Josh Norman is clearly not it (even allowing for his forced fumbles) and he brings neither elite play nor the veteran leadership you might expect from such an experienced player at the position. Indeed, he continues to play with a reckless abandon and is a penalty waiting to happen


Meanwhile, Shanahan clearly does not trust the two rookies, Deommodore Lenoir and Ambry Thomas. Lenoir has flashed at times but is on a short leash and is yanked at the first sign of a mistake (while Norman gets beat like a drum but stays in the game!) Meanwhile, Thomas is being talked up a bit more but still seems a long way off and is behind Lenoir in the pecking order. If it were up to me, I would prefer to see the team take an extended look at the future of the team (the rookies) rather than guys who are older and have proven to be short of the mark, but Kyle is always loyal to his experienced players and reluctant to trust rookies so I am not holding my breath!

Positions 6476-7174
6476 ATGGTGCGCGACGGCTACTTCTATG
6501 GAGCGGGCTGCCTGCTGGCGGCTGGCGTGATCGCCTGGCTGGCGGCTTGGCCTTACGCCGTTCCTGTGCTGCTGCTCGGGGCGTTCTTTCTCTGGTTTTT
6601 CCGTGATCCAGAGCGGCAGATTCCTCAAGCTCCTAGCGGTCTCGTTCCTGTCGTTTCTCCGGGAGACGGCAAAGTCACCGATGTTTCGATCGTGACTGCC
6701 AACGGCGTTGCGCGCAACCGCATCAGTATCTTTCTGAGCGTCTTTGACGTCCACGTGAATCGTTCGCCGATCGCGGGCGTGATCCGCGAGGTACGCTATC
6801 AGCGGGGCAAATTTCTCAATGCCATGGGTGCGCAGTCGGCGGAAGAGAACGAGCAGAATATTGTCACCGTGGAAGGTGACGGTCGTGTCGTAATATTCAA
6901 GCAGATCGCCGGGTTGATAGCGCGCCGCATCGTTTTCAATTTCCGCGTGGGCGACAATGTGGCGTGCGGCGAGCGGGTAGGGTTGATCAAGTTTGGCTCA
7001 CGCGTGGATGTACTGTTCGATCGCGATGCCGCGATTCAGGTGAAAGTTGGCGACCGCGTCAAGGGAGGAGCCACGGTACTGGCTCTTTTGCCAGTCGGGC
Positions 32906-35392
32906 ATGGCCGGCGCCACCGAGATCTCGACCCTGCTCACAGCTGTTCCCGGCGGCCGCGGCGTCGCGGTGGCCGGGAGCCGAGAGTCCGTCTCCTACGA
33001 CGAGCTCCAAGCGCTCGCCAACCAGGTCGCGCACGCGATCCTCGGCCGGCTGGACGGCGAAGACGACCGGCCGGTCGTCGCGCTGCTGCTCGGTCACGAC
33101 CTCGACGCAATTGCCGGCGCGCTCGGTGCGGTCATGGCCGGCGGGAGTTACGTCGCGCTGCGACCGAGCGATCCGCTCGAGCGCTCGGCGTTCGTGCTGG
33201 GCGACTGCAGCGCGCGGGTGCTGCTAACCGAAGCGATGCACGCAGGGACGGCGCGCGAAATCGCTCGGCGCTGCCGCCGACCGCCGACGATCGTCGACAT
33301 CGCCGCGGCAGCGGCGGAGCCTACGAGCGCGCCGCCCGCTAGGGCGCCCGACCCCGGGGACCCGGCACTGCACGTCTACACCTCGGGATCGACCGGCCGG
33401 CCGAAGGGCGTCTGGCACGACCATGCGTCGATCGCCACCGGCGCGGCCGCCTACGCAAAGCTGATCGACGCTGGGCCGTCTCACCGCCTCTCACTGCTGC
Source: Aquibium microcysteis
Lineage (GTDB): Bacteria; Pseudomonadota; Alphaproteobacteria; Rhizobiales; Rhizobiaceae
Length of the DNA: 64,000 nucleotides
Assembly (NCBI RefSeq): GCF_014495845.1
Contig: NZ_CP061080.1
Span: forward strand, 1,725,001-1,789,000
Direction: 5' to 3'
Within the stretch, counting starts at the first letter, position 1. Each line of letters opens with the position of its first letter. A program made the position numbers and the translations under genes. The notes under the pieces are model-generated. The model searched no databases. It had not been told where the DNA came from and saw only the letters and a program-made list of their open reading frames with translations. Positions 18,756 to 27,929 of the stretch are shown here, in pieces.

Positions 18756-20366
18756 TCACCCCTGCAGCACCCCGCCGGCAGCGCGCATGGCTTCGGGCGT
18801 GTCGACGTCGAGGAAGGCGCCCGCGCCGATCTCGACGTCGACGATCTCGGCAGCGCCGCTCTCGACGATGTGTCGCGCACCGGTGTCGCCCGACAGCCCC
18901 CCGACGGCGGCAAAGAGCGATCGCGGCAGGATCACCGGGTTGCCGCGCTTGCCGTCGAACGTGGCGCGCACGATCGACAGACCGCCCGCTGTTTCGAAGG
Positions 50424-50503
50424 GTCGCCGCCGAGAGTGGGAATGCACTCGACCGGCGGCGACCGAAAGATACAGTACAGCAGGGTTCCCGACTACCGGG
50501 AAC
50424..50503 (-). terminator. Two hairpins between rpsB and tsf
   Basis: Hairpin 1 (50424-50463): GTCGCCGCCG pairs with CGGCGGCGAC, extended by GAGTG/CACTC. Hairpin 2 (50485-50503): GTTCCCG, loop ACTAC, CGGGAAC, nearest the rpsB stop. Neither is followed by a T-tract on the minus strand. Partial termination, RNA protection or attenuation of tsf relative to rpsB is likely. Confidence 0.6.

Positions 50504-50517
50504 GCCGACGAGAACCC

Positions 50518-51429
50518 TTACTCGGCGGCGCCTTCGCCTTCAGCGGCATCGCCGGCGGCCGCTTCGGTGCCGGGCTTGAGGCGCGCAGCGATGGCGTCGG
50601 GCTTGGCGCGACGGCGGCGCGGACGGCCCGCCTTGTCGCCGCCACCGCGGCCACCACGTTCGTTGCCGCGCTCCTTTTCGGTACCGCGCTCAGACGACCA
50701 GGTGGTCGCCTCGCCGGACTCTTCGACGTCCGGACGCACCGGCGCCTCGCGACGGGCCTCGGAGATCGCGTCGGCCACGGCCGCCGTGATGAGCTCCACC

Play Trey

Yes, I am going there because it needs saying; Trey Lance should be the quarterback of this football team by now. In fact, he should have been the starting quarterback sooner but the Kyle Shanahan Loyalty Program (as John Chapman refers to it) is still clearly in operation. Jimmy is not doing anything that a No. 3 overall pick shouldn’t be able to do, and the time has come to give Trey the reins and see what happens. This may open the passing game, open up new areas of the field and stop teams stacking the box and the middle of the field.

The Bengals have played the run tough so far, allowing just 1,110 yards at an average of 4.1 yards per carry, putting them in the top five in the league against the run. With the 49ers banged up at the position, it would be unwise to expect a wildly inconsistent Jimmy Garoppolo to pick up the slack and win the game with his arm. Indeed, in games where he has to throw over 30 times, he typically comes out on the wrong side of the result.